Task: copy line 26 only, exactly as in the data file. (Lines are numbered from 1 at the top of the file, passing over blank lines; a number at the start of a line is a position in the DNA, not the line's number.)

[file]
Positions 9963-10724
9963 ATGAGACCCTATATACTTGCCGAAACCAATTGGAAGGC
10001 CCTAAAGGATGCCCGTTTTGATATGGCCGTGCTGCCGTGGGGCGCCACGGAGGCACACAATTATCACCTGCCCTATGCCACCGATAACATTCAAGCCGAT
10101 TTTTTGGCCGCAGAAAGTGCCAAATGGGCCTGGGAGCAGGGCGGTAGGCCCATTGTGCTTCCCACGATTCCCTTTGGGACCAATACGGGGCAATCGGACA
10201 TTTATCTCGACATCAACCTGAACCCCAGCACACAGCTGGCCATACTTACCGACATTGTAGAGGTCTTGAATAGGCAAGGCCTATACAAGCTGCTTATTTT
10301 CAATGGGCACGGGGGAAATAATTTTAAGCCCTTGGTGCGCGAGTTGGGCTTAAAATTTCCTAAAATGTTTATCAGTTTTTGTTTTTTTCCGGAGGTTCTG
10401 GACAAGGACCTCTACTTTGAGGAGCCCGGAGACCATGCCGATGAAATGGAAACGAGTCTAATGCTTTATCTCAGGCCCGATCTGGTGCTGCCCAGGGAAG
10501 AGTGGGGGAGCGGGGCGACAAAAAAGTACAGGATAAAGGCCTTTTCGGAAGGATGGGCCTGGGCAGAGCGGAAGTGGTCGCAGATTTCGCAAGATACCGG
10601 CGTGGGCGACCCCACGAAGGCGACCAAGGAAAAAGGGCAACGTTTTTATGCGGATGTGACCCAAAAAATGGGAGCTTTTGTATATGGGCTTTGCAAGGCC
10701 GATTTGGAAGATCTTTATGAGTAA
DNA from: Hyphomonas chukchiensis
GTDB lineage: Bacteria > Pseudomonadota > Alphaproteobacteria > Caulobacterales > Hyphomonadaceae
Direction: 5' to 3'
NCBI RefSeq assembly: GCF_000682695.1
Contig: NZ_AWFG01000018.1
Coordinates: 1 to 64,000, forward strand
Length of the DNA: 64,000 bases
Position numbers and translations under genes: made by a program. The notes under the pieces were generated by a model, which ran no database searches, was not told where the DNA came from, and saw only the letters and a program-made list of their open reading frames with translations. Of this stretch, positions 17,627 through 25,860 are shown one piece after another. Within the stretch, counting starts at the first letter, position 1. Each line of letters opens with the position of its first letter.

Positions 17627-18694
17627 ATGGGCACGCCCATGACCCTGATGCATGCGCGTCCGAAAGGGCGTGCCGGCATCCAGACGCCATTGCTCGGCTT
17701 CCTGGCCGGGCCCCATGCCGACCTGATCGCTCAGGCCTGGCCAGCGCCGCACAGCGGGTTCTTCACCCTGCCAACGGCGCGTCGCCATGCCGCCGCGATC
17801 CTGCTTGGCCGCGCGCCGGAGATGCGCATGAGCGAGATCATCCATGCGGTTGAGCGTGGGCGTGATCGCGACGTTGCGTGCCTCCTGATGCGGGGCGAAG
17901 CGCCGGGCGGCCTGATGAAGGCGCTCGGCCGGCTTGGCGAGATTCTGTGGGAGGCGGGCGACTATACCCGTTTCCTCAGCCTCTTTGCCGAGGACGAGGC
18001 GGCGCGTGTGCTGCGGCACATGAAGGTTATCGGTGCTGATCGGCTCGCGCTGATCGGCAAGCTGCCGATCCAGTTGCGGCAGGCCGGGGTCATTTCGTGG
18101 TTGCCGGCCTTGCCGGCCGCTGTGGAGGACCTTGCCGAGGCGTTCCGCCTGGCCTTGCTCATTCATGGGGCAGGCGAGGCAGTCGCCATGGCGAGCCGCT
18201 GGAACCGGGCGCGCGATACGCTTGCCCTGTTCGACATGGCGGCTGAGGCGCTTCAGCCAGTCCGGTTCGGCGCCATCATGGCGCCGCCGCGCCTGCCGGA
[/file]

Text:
18201 GGAACCGGGCGCGCGATACGCTTGCCCTGTTCGACATGGCGGCTGAGGCGCTTCAGCCAGTCCGGTTCGGCGCCATCATGGCGCCGCCGCGCCTGCCGGA